Human Rights Defenders Ramping Up in Chiapas, Mexico, Why is the US So Behind on Protection for Women?, Immigration Call to Action Projected onto Magnificent Mile Facade

Mexico Election Independents
FILE - In this Oct. 19, 2017 file photo, presidential hopeful Maria de Jesus Patricio, better known as MariChuy, campaigns with an escort of masked indigenous women in Oventic, in Mexico's southern state of Chiapas. MariChuy, an independent candidate, is backed by Zapatista rebels who launched an uprising in the 1990s and still have influence in the state. But her chances of getting on the ballot are slim because it appears she may not have the required number of signatures by the Feb. 19, 2018 deadline. Eduardo Verdugo / AP Photo
Mexico Election Independents
FILE - In this Oct. 19, 2017 file photo, presidential hopeful Maria de Jesus Patricio, better known as MariChuy, campaigns with an escort of masked indigenous women in Oventic, in Mexico's southern state of Chiapas. MariChuy, an independent candidate, is backed by Zapatista rebels who launched an uprising in the 1990s and still have influence in the state. But her chances of getting on the ballot are slim because it appears she may not have the required number of signatures by the Feb. 19, 2018 deadline. Eduardo Verdugo / AP Photo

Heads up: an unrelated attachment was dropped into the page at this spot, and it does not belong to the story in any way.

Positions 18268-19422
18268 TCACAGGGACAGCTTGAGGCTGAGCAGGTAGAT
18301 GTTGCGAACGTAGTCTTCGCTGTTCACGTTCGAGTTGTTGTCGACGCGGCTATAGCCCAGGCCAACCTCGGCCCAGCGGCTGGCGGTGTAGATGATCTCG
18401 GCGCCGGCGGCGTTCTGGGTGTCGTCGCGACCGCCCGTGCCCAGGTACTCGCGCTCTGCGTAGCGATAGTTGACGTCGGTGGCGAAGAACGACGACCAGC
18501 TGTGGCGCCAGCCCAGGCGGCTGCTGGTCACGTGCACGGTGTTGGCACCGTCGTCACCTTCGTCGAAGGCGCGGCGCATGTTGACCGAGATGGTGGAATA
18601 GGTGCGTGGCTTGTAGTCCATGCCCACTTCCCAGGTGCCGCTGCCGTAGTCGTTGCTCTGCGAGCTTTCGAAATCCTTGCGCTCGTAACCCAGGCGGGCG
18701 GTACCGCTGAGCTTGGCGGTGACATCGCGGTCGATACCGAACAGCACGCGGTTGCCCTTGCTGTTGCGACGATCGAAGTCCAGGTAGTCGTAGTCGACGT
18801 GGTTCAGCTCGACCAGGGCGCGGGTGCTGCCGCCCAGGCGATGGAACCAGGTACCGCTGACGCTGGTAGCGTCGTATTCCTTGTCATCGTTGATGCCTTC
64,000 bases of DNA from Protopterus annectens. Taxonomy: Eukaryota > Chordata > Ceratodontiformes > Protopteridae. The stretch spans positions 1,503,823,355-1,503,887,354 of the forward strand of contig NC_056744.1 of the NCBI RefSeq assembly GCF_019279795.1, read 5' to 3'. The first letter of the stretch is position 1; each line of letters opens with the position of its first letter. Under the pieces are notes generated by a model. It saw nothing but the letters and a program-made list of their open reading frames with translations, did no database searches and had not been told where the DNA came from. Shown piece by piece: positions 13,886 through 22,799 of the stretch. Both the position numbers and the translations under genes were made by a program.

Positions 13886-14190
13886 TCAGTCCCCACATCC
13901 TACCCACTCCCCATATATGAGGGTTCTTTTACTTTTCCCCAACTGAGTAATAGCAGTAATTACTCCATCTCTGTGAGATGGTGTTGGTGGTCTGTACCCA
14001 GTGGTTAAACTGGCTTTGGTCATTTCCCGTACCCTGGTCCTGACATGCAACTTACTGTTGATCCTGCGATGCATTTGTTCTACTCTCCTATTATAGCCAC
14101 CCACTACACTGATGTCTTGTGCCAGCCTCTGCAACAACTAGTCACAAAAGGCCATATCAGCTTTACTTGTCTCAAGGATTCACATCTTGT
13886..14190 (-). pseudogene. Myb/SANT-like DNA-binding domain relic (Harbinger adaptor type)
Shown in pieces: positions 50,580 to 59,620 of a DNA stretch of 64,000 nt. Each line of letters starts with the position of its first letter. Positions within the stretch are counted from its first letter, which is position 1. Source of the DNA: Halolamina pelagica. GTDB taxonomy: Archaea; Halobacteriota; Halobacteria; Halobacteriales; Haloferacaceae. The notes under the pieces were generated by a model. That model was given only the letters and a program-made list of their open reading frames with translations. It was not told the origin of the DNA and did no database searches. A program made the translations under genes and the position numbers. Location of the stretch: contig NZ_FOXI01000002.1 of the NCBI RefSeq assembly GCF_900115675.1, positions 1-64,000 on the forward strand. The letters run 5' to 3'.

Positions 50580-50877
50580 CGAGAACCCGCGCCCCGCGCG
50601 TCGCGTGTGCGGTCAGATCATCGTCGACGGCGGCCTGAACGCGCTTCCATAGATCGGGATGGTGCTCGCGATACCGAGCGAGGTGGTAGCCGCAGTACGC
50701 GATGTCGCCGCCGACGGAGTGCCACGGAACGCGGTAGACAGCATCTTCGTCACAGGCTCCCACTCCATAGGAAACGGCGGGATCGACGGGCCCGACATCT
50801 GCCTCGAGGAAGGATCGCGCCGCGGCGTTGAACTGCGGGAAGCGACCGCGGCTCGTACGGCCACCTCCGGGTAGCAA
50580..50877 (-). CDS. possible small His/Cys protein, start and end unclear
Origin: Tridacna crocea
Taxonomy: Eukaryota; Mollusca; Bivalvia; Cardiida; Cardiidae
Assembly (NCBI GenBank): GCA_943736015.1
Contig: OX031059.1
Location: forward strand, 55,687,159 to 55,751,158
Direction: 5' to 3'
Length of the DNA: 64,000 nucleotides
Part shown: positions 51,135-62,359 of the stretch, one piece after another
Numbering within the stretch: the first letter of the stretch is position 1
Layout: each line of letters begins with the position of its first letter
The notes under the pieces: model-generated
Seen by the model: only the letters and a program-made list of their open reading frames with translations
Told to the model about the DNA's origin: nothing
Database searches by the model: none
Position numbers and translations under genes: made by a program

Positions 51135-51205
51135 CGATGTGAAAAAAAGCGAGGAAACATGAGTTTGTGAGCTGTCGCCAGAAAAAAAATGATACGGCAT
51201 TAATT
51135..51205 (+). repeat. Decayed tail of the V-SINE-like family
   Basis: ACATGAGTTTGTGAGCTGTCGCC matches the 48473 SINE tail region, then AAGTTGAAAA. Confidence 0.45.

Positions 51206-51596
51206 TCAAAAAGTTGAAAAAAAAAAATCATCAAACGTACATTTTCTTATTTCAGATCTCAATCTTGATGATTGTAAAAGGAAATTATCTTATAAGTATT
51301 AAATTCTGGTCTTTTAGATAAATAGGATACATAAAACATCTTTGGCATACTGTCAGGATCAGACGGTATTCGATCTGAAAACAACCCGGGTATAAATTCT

Human Rights Defenders Ramping Up in Chiapas, Mexico, Why is the US So Behind on Protection for Women?, Immigration Call to Action Projected onto Magnificent Mile Facade

On today’s show:

  • The indigenous communities of Chiapas in Mexico and their fight to defend their human rights
  • The possibility of renewing the Violence Against Women Act (VAWA) and what the U.S. is doing to protect women
  • Rachel Woolf’s new exhibition, “Deported: An American Division”, in collaboration with Artworks Projects for Human Rights